Connect with us

Feature & Comment

Maldives Supreme Court – a law unto itself?

While the Supreme Court annulled all proceedings against the high-profile politicians, it has not ordered the dismissal of charges. It has ordered their release until a fair retrial.



What has the Supreme Court done?

The Supreme Court Thursday night ordered the immediate release of high-profile prisoners including the former president Mohamed Nasheed and former vice president Ahmed Adeeb. It also reinstated the 12 MPs who were previously stripped of their seats to give the opposition coalition a majority in parliament, which has the power to impeach President Abdulla Yameen.

Why has it done this?

According to the ruling, the court believes in free and fair trials conducted without undue influence. Reading between the lines, who knows?

What next for the people in the verdict?

While the Supreme Court annulled all proceedings against them, it has not ordered the dismissal of charges. It has ordered their release until a fair retrial.

Human rights lawyer Ahmed Sinaz told the Maldives Independent that this allowed for the potential arrest and retrial of all the named individuals.

“With regards to arresting the politicians again after freeing them, I think that is highly unlikely. You have limited circumstances and no necessity that warrants arrest. For example the charges against Nasheed stem from something that happened almost seven years ago.”

“Criminal justice systems are designed so that a person cannot be retried if it is proved that the proceedings that convicted them were unfair or lacked due process. This remains the best practice, although not under Maldivian laws. We have seen people retried here and the Supreme Court ruling specifically mentions retrials. So that is something that will happen,” Sinaz said.

What does it mean for the president and his government?

It does not affect the workings of the government at all, senior ruling party officials have said. A spokesman for the President’s Office said the government had questions about the ruling but would comply with it. Yameen has yet to appear in public, but party officials said he remained committed to the remainder of his term and a re-election bid in this year’s presidential polls.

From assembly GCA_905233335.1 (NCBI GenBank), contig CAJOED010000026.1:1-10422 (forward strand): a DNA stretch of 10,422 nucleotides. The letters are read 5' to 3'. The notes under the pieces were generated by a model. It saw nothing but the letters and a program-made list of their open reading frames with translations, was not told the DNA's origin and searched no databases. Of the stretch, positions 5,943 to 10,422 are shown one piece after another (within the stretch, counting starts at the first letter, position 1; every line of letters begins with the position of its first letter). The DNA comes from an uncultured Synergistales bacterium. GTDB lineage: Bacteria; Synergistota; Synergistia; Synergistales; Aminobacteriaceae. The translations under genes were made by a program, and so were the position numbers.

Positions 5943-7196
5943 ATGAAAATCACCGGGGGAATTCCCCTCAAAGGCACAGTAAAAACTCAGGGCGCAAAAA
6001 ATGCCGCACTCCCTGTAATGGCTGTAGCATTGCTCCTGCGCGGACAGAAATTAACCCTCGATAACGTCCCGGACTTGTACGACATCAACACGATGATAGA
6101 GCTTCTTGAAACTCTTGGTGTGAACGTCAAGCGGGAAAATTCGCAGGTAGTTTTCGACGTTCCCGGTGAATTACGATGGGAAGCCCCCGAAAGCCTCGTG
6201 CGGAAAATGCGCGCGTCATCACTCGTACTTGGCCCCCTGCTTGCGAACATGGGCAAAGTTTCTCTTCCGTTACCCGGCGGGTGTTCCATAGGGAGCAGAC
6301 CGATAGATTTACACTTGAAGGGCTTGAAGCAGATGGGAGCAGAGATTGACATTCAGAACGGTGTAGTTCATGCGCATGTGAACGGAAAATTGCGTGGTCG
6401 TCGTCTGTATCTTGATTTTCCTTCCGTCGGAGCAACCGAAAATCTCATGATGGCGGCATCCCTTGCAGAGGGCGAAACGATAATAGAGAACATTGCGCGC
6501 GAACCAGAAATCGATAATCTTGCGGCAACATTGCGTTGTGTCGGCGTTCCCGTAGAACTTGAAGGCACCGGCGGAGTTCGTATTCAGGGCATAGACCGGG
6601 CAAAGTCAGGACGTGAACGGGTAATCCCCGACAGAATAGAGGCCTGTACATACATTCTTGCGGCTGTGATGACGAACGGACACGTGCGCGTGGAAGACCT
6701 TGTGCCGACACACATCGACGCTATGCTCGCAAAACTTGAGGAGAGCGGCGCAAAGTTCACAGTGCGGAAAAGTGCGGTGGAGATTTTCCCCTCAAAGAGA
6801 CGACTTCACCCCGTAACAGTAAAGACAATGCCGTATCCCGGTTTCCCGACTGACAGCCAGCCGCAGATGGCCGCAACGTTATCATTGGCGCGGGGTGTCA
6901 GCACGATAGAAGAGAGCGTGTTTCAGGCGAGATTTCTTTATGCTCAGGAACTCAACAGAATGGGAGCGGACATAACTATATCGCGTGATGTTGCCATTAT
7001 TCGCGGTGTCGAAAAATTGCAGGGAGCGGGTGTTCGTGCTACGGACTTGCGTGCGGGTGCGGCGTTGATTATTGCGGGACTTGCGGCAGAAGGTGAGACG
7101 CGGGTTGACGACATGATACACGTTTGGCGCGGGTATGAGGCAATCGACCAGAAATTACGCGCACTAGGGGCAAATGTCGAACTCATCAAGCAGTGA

What does it mean for the Maldives United Opposition?

Protests. A MUO spokesman said the opposition was committed to protests until the government enforced the court ruling. One lawmaker said the question was not if the government will enforce the ruling but when.

What does it mean for parliament?

Yameen lost the parliamentary majority following the submission of a no-confidence motion against the speaker. An anti-defection ruling, which was used to retroactively unseat 12 lawmakers who left the ruling party, helped him maintain control of  parliament. The court’s decision puts his presidency on the line.

What does it mean for this year’s polls?

More unpredictability. If the government complies with the ruling and frees all opposition leaders the opposition’s proposal to field a unity candidate will implode. Nasheed has already told international media that he intends to run. Gasim Ibrahim and Mohamed Nazim – two others named in the verdict – also harbour presidential ambitions.

How did this happen?

The opposition has been trying to curry favour with the Supreme Court since it issued the floor-crossing anti-defection ruling six months ago. An explanatory note issued in August was celebrated as a victory by both the opposition and the ruling party. The opposition then blamed the government and Elections Commission for misinterpreting the vaguely worded and confusing note.

A few days before the current ruling, opposition leaders asked the top court to remove Yameen from power.

“The judgement shows judicial activism that we have come to see from the courts, so I would not say this was unexpected,” Aryj Hussain, a human rights and constitutional lawyer told the Maldives Independent.

“Judicial activism is evidenced by the fact that most courts have delivered completely contradictory decisions on different cases with similar or the same facts,” she added, referring to changes in Supreme Court stances such as ordering the release of Nasheed due to unfair proceedings when the court had upheld Nasheed’s conviction in June 2016.

Can the Supreme Court do this?

“The Supreme Court has extraordinary powers granted to them by the Constitution, that is a given. But the structure of the Constitution depends on institutions using their powers within the spirit of it. While the Supreme Court has the highest authority in administering justice, justice itself must be done through due process, which we hopefully will see within the next few days or weeks,” said Aryj.

Are we sure there isn’t something else going on?

We are not.

Photo: Auf Majeed